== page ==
Retirement Man was once again looking for adventure on a beautiful fall morning when he drove up Pawlingâ€™s Charles Coleman Blvd, past Lakeside Park, and onward for another two miles or soâ€¦and came upon DYKEMANâ€™s FARM.
If you like being transported back to another place and time, then do visit this old farm. When you pull in youâ€™ll immediately notice the pond, ducks, walking bridge, and inviting atmosphere. This is certainly not your standard local grocery store. It is a magical place where you feel an immediate connection to the land, the growing process, and the people involved. You notice the greenhouses up a dirt path, the numerous tractors, and the rolling rows of plowed fields. This is truly a full working farm. The buildings are strewn with shovels, seed bags, fertilizers, hoses, you name it.
The Dykemanâ€™s are a third generation farm family. Henry Dykeman, Sr. started the business in the 1920â€™s, delivering fruits & vegetables through local streets utilizing an old farm wagon. Most of Henryâ€™s customers eventually became door to door regulars. His wife, Velma, helped him stack the fresh produce each morning, and the business began to grow. Many local people remember that the Dykemanâ€™s had a market store on Rte 22 for many years. In 1998, theÂ family finally decided to bring the business back to the actual farm, right in front of the original â€śGone With The Windâ€ś-like farmhouse that was purchased back in the 1930â€™s. In the early 40â€™s, Henry bought the present farm. His son, Henry Dykeman, Jr. & his wife, Jean, helped to pick produce. They later parked a truck near the railroad station in Pawling and sold from there.
In the 1950â€™s the Dykeman’s Farm sent vegetables to the Dutchess County Fair â€“ where they won the championship five different years. (It was a lot of work, but very satisfying.) Henry Jr. & Sr. went into a partnership and continued to sell their vegetables from the truck near the railroad station. They also had â€śPick Your Ownâ€ť strawberries at the farm during the month of June.
During the 1960â€™s land was bought on Route 22 in Pawling and The Henry Dykeman’s Farm Market was built. (Approx. 1961-62) Henry Sr. and Velma retired. Hank and Jean and their entire family (daughters Ginger and Sandra, and son, Wright, and other relatives) pitched in and helped. High quality and freshness was always a # 1 priority with their vegetables. The market started as a two-bay garage-type structure. The third bay (first addition) was added in the late 60′s. Schools were contacted during the pumpkin season, letting children have field trips picking pumpkins and learning about how pumpkins grow. A greenhouse was built at the farm, and tomatoes were grown to have an early crop to sell at the market.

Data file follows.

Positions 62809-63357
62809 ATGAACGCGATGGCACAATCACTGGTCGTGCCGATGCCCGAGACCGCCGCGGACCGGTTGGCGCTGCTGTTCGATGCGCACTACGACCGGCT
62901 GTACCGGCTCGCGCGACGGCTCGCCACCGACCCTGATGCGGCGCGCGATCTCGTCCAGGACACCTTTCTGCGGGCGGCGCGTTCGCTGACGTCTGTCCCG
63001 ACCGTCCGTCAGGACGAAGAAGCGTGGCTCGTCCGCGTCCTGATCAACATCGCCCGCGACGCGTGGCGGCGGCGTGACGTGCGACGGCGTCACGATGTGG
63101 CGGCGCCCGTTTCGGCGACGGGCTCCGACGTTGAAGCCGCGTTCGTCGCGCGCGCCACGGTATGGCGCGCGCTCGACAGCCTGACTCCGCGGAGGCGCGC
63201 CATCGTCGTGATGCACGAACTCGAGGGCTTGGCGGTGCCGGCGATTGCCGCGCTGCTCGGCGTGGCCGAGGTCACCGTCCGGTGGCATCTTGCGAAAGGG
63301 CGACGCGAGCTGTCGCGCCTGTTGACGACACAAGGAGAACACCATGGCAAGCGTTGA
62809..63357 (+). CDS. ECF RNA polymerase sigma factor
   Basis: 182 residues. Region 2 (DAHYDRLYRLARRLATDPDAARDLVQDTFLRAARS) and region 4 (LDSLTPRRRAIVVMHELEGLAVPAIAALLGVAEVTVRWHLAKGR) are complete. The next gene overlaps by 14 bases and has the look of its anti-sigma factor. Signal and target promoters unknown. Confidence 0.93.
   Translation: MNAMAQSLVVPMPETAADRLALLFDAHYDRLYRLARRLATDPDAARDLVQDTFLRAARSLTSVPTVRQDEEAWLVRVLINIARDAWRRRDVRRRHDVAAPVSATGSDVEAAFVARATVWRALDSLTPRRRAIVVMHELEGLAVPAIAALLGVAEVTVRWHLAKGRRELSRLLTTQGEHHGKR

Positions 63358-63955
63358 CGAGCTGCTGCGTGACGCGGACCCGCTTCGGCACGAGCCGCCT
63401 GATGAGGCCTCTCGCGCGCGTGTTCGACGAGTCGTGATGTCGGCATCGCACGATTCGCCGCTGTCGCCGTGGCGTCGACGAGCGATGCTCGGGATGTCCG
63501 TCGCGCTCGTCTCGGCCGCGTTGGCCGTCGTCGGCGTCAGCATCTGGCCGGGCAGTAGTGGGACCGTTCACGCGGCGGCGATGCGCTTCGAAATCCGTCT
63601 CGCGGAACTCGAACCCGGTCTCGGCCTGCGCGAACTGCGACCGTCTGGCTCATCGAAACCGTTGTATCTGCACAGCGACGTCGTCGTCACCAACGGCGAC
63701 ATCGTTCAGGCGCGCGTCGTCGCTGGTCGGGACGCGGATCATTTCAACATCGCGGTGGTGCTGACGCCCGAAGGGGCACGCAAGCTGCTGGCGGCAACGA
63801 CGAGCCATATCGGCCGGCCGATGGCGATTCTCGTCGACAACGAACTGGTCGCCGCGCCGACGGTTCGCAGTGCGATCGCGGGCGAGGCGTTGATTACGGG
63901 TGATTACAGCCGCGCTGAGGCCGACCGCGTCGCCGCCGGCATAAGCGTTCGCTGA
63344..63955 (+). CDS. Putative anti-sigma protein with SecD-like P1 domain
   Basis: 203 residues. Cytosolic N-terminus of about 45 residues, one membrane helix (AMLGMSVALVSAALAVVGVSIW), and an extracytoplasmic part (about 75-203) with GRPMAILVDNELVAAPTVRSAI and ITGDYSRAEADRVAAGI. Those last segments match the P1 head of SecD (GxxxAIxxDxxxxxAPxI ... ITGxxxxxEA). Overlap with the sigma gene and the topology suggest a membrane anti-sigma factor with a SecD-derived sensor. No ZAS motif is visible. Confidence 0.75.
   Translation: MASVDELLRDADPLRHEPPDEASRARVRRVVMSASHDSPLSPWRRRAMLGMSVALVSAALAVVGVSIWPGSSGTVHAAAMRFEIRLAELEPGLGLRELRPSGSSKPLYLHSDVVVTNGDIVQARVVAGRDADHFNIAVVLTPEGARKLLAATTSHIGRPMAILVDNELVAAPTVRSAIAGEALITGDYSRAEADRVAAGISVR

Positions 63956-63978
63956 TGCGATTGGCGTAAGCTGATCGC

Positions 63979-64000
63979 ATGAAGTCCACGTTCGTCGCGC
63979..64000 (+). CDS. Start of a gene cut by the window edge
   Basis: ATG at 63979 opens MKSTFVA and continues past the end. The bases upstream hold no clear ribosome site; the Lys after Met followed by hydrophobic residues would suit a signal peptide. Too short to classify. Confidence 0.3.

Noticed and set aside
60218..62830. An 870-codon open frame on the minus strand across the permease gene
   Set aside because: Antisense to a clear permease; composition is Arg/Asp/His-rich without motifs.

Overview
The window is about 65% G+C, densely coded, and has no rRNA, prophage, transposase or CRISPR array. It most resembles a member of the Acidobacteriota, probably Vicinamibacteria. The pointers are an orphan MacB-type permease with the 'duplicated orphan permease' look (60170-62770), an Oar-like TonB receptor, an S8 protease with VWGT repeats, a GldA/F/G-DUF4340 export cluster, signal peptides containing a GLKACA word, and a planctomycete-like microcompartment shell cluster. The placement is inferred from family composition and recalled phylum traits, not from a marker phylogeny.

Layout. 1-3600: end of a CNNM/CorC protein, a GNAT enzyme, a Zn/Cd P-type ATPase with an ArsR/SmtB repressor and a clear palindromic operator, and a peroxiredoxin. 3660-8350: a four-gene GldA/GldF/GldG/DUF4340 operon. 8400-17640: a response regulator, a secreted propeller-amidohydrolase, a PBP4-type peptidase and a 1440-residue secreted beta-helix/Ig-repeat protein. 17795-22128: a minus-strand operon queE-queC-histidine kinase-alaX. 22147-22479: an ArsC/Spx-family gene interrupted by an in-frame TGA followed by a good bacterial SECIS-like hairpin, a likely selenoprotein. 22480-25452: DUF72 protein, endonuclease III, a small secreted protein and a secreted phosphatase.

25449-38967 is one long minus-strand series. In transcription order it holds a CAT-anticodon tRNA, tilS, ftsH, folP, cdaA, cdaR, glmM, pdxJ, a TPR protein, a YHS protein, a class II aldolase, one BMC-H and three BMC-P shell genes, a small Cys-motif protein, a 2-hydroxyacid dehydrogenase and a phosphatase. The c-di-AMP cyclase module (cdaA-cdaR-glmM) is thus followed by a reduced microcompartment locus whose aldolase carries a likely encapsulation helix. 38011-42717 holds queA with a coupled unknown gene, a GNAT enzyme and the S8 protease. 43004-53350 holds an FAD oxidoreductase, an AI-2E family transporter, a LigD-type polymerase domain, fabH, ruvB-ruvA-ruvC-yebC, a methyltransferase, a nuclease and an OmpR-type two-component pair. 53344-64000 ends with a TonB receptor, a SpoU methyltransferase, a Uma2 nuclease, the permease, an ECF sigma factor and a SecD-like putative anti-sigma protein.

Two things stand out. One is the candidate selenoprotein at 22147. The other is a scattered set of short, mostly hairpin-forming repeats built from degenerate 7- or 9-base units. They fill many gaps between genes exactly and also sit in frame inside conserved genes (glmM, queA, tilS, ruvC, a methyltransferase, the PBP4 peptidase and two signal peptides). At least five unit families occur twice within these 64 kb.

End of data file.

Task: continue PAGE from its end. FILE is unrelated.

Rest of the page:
In the 1970â€™s, Wright Henry Dykeman, Henry Jr. and Jean’s son, joined the business full time with his wife, Beth. Bedding plants (flowers and vegetables) were added to sales, opening the market on May 1st of each year.Â Beginning in 1975, Pick-Your-Own Pumpkins began Columbus Day weekend. Interest in houseplants caused a need for a small addition (second) to the market in 1976. As the business and customer needs steadily grew, new product lines were added. In the 80â€™s and 90â€™s the business continued to expand. The Dykeman’s reputation for quality and conscientious service gave the Dykemanâ€™s a rapport with the local public as well as travelers and commuters. They were told that they had become a ‘landmark’ on Route 22.
In 1997 the Dykemanâ€™s decided to bring the business back home to the farm and farm houses.
This enabled them to bring their customers (whom they consider friends) to the farm and share with them their love of the country life. People could now see where the crops are grown, pick their own crops in season, and escape the busy world for awhile. In essence, the Dykeman family is more than down to earth, friendly and helpful, they are everyoneâ€™s family.Â Beth Dykeman is right there at the stand, ready with a smile and helpful tip of the day. Sheâ€™ll tell you about the activities on the farm and how the weather is making for a good crop this year.
The real fun at Dykemanâ€™s Farm is when Bethâ€™s husband, Wright, pulls up on his big tractor, displaying a big country smile. Wright is always ready for a big â€śhowdyâ€ś or â€śgreat dayâ€ś as he heads off to the fields. Youâ€™ll also find Henry Dykeman, Jr. still working away, pulling up crops just like heâ€™s done for more than 70 years. His wife, Jean, will greet you in front of the farmhouse with colorful old stories from long ago. I cannot express enough how refreshing it is to visit a business where the proprietors actually care to treat you like an old friend. This is exactly what you can expect at Dykemanâ€™s.
The fresh vegetables they sell areÂ home grownÂ right here on their farm. TheyÂ also sell a few local fruits. The Dykemanâ€™s sweet corn is fresh picked EVERYDAY, and sold the same day, guaranteed! Believe me, its right from the fields and truly delicious.Â The Dykemanâ€™s do not wholesale theirÂ sweet corn to any other stand or farmerâ€™s market. Their sweet cornÂ isÂ only available atÂ their “shack” and at the Pawling Farmer’s Market (every Saturday during the summer from 9 a.m. to Noon). The Dykeman Farm stand is open every day from July 1 through October 31 from 9 a.m. to 6 p.m.Â After Labor Day, the hours are 10 a.m. â€“ 5 p.m. They have an honor system for after-hours customers.
Come feed the ducks and enjoy the farm!Â The pumpkin patch, hayrides, andÂ special fun under the tent runs through the end of October.
Dykemanâ€™s Farm, West Dover Rd. (Dutchess Route 20)